In response to the Attorney General’s recent remarks in Parliament and the recent article by Chris Merritt in the Australian newspaper.

Geoffrey Watson SC has publicly acknowledged that his behaviour on the day of the Operation Spicer hearing mentioned by Christian Porter and Chris Merritt was inappropriate and he has apologised for that.

The Centre for Public Integrity regards Geoffrey Watson as a passionate advocate for integrity and accountability in Australia.

In their remarks, both Christian Porter and Chris Merritt overlook the fact that ICAC Inspector Bruce McClintock’s report finds that Geoffrey Watson’s conduct “was, however, a failure of process and not a failure of substance, nor a continuing systemic failure.” McClintock goes on to say that “That failure of process does not seem to me to have had any effect on the ICAC’s ultimate decision about Mr Gallacher’s conduct.”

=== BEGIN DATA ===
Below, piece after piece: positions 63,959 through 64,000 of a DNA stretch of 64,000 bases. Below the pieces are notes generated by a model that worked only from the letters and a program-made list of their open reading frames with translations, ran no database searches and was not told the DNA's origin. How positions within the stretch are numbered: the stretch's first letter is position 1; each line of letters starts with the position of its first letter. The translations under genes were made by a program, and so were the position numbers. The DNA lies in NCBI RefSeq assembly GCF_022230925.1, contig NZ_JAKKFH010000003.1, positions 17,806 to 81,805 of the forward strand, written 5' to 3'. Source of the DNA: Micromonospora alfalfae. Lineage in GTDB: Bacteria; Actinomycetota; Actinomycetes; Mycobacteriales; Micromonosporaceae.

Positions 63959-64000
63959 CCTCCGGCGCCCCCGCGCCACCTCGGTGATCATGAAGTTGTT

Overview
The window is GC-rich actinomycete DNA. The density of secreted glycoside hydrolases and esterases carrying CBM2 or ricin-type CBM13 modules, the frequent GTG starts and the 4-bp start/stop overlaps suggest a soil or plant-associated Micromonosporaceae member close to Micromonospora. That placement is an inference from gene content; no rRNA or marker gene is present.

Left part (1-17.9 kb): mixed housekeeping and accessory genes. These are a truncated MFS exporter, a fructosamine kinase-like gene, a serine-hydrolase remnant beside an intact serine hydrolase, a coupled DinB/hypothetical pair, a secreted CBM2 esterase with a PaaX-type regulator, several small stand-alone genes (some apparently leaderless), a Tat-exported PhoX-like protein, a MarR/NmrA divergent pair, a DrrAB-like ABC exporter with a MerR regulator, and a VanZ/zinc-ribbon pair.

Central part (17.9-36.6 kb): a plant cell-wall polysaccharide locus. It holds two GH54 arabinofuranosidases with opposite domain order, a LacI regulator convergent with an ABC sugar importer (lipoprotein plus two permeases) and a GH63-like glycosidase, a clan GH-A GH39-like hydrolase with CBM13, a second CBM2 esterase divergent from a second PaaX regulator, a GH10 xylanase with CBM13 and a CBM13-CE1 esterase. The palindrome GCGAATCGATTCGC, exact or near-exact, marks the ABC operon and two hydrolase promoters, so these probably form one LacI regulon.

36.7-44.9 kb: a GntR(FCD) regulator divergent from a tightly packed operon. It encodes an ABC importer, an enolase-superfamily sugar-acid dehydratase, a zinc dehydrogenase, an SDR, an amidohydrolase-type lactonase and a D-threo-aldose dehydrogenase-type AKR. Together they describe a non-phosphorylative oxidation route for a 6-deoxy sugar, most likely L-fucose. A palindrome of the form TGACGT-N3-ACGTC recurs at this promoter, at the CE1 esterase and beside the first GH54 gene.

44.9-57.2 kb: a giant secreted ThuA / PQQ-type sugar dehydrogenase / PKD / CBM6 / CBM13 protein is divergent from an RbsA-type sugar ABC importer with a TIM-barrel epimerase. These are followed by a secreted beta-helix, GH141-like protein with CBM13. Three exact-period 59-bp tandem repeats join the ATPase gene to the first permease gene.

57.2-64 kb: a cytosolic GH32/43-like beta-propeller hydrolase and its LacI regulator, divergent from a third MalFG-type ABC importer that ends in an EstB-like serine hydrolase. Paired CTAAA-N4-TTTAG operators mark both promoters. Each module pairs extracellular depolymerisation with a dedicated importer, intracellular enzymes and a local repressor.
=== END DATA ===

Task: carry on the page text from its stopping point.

McClintock’s report acknolwedges that Gallacher, far from exonerated, had been found by ICAC to be involved in a conspiracy to undermine electoral laws and his truthfulness as a witness could not be relied upon. McClintock correctly notes that these findings would have led to his resignation, and that the findings have never been overturned:

While the ICAC did not make any findings of corrupt conduct against him [Gallacher], it did make several findings of serious wrongdoing in that he had knowingly attempted, in effect, to breach the electoral laws of New South Wales. In these circumstances, it would have been difficult, I imagine, for him to continue to be a Minister of the Crown once the ICAC findings become public. Those findings have not, to my knowledge, ever been challenged.”